I’m not a fan of Black Widow, mainly because of her action scenes. This movie probably had her best one, or at least one of them, but for the most part they’re always filled with lots of cuts and shaky cam because a stuntwoman does Johansson’s stunts. At least in this movie her hair is long so as long as it was in her face they were able to show more.

Anyway, Iron Man was a return to the Marvel superhero movie feel I’m used to, and it set the stage for everything that’s to come in a very solid way, but I believe it was a small dip in quality from the first movie.

3/5

Iron Man (2008)

iron-man.jpg

Iron Man (2008)

Director:

Jon Favreau

Starring:

Robert Downey Jr.

Gwyneth Paltrow

Terrance Howard

Plot:

After being held captive in an Afghan cave, billionaire engineer Tony Stark creates a unique weaponized suit of armor to fight evil.

Review:

It’s been a few years since I’ve watched the movie that started it all. I’ve seen it more than a few times, but rewatching movies is not something I have much time for right now. However, with Endgame coming up SyFyfangrrls decided to rewatch everything and I decided to try as well. So here goes!

Iron Man has aged surprisingly well. It is kind of crazy to think that when this movie came out Bush was still in office and the housing market hadn’t quiet yet crashed so the Great Recession hadn’t happened. All of that really explains the opening scene. The world was a different place.

I’m not normally a fan of showing something super exciting and then flashing back for setup, but in this case it sets the mood well and there’s still a lot of even more exciting stuff to come.

The stripper flight attendants, Tony sleeping with the reporter, the Trans joke Tony makes to Rhodes are all things I feel like haven’t aged well, but the CG looks great.

Tony, Robert Downey Jr., needs someone to push him to be better. He’s very much an entitled male billionaire. He could have very well died in that cave if it wasn’t for Yinsen, Shaun Toub. After making his dramatic declaration he would have forgotten all about it if Obadiah, Jeff Bridges, hadn’t challenged him. He’s not a bad person, he’s just a dick.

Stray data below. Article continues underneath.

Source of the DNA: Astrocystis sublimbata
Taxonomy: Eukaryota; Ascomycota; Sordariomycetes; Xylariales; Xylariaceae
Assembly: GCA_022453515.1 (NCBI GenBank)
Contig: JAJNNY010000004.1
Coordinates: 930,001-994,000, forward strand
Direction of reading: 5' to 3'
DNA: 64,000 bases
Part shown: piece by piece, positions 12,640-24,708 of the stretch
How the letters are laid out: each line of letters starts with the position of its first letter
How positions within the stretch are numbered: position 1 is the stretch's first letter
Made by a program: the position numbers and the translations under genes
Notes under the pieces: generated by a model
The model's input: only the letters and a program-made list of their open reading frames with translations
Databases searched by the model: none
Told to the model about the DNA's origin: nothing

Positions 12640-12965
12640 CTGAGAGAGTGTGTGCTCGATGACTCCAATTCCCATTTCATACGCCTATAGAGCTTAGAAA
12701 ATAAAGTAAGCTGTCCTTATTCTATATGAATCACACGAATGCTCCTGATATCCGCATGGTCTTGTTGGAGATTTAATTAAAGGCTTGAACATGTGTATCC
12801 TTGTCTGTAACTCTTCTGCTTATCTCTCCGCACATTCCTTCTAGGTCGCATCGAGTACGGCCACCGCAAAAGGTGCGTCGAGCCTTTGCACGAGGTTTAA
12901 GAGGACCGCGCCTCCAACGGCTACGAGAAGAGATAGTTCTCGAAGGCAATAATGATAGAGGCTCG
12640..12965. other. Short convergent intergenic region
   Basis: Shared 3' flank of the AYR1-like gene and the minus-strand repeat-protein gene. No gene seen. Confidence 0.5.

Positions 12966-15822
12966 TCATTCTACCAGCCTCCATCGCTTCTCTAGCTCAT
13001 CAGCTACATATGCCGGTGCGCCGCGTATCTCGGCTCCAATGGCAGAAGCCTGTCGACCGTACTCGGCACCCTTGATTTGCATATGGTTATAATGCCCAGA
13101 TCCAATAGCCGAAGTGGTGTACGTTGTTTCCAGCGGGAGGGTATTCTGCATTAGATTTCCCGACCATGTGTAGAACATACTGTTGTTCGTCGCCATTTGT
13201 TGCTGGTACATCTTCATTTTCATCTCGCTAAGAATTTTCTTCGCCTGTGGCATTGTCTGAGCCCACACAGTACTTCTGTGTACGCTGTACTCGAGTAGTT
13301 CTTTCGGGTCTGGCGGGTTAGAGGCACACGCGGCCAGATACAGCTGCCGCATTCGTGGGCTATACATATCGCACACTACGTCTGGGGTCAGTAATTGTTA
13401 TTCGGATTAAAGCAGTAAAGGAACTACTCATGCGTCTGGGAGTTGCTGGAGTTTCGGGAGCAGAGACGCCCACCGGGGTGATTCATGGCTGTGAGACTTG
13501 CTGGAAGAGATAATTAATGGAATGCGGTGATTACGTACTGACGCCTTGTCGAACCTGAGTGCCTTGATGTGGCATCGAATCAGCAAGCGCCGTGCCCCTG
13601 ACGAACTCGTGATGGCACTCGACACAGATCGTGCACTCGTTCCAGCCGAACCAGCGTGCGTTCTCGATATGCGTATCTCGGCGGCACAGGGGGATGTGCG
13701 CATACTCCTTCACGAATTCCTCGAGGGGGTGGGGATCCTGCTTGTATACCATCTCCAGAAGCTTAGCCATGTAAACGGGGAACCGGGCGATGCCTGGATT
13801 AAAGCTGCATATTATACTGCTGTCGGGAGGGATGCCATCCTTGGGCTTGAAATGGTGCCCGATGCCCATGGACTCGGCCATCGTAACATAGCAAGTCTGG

I honestly wondered if I would even like the movie anymore since I’m not a big fan of Iron Man and pretty much hate him now, but I still do. I think enough time has passed that there is a tiny smidge of nostalgia, but mostly it’s just a damn good movie, and a great start to one of my favorite franchises.

4/5

Side Note:

The only inconsistency that I really found was that S.H.I.E.L.D. was often referred to with it’s full name and not just Shield and we learned in Captain Marvel that’s not accurate. Other than that everything else seems to hold up, which is kind of amazing.

Zathura (2005)

zathura

Zathura (2005)

Director:

Jon Favreau

Starring:

Josh Hutcherson

Jonah Bobo

Dax Shepard

Plot:

Two young brothers are drawn into an intergalactic adventure when their house is hurled through the depths of space by the magical board game they are playing.

Review:

Loved Jumanji growing up and I’ve wanted to see this for a while. My husband put it in to entertain our daughter and I ended up watching.

At first I had no idea what was playing and couldn’t understand why my husband would be watching something with such bratty children. They were horrible and he just looked at me and said, “This is our future.” Not at all disconcerting.

The movie was fun and basically a space version of Jumanji, but I’m totally fine with that.

I loved that they made fun of the sister for her reaction to a certain thing.

I really liked the movie and it will probably hold a special place in my heart because it’s the first movie we’ve sat through as a family.

4.5/5

Side note: I want that house